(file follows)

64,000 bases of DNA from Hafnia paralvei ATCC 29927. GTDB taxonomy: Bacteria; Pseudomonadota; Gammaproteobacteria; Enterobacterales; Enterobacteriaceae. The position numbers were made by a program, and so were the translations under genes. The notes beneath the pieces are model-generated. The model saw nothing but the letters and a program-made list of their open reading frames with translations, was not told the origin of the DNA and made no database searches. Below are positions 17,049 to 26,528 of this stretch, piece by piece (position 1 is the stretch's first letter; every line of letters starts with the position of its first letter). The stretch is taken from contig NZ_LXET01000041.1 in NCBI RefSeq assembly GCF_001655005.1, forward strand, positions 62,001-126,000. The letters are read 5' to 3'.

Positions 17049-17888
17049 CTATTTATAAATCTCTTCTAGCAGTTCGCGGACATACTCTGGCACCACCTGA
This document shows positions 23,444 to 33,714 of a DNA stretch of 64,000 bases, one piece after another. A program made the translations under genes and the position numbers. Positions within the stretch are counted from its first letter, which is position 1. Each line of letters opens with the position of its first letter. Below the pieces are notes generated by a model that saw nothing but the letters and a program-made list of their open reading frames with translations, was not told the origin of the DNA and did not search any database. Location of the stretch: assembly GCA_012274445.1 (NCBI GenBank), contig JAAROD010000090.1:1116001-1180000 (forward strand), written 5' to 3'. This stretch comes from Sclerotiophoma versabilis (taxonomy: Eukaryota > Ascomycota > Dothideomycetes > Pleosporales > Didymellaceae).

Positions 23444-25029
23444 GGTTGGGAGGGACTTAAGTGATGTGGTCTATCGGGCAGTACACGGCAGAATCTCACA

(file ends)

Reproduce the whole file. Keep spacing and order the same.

64,000 bases of DNA from Hafnia paralvei ATCC 29927. GTDB taxonomy: Bacteria; Pseudomonadota; Gammaproteobacteria; Enterobacterales; Enterobacteriaceae. The position numbers were made by a program, and so were the translations under genes. The notes beneath the pieces are model-generated. The model saw nothing but the letters and a program-made list of their open reading frames with translations, was not told the origin of the DNA and made no database searches. Below are positions 17,049 to 26,528 of this stretch, piece by piece (position 1 is the stretch's first letter; every line of letters starts with the position of its first letter). The stretch is taken from contig NZ_LXET01000041.1 in NCBI RefSeq assembly GCF_001655005.1, forward strand, positions 62,001-126,000. The letters are read 5' to 3'.

Positions 17049-17888
17049 CTATTTATAAATCTCTTCTAGCAGTTCGCGGACATACTCTGGCACCACCTGA
This document shows positions 23,444 to 33,714 of a DNA stretch of 64,000 bases, one piece after another. A program made the translations under genes and the position numbers. Positions within the stretch are counted from its first letter, which is position 1. Each line of letters opens with the position of its first letter. Below the pieces are notes generated by a model that saw nothing but the letters and a program-made list of their open reading frames with translations, was not told the origin of the DNA and did not search any database. Location of the stretch: assembly GCA_012274445.1 (NCBI GenBank), contig JAAROD010000090.1:1116001-1180000 (forward strand), written 5' to 3'. This stretch comes from Sclerotiophoma versabilis (taxonomy: Eukaryota > Ascomycota > Dothideomycetes > Pleosporales > Didymellaceae).

Positions 23444-25029
23444 GGTTGGGAGGGACTTAAGTGATGTGGTCTATCGGGCAGTACACGGCAGAATCTCACA